There are 100 known street gangs in Orange County, with recorded members totaling more than 7,000. Although they are predominantly in Santa Ana, Westminster and Garden Grove, gangs also exist in Fullerton, La Habra and Placentia, and as far south as San Juan Capistrano.
Each operates from a different power base. For example, Latino gangs' power base is territory, its expansion or protection. Asian gangs are profit-oriented; their crimes are theft, robbery, larceny, extortion and car theft. They operate in business districts and major shopping centers. Profit is also the motive for black gangs.
This is not to say that the county's gangs have an ethnic bias. "Orange County is an equal opportunity employer" when it comes to gangs, says Tom Wright, supervisor of the Gang Suppression Unit of the Orange County Probation Department. "Almost every gang is multi-ethnic, whites in black gangs, Asians in Latino gangs."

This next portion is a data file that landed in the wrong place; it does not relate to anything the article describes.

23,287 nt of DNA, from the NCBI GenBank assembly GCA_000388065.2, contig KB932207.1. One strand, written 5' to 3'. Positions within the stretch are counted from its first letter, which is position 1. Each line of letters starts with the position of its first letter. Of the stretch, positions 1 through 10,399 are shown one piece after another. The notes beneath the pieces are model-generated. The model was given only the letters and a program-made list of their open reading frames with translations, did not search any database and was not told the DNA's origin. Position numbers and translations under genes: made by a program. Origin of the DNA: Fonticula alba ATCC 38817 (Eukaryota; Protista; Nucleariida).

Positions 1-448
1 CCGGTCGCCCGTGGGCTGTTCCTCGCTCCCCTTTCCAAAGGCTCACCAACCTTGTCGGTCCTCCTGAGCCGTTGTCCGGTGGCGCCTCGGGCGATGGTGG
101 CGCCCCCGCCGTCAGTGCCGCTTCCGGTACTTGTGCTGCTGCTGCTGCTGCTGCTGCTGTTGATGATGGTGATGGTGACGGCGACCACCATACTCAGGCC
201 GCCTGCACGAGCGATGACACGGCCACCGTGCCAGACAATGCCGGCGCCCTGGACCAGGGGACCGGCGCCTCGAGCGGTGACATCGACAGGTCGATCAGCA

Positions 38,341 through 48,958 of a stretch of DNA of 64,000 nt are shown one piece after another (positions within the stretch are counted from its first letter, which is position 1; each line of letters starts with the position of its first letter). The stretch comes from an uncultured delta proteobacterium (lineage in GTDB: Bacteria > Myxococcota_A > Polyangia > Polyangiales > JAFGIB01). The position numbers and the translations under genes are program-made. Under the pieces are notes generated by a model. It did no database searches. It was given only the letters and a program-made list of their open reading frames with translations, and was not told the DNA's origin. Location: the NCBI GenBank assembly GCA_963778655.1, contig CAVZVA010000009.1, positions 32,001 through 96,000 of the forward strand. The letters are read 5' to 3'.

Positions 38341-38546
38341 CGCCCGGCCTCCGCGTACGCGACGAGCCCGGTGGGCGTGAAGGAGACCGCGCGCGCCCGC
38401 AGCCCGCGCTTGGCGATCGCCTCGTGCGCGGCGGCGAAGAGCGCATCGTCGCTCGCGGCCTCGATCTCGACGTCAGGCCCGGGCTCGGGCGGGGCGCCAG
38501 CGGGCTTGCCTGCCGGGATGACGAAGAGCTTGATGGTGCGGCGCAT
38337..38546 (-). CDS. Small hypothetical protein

Wright adds a new development in so-called "mutant" (a term Wright himself coined) or "hybrid" groups. These new gangs are "career crooks," Wright says, profit-oriented and very aggressive or violent, with some members only 14 years old, younger than those in traditional gangs. A typical Latino gang, for example, has members from ages 17 to 22.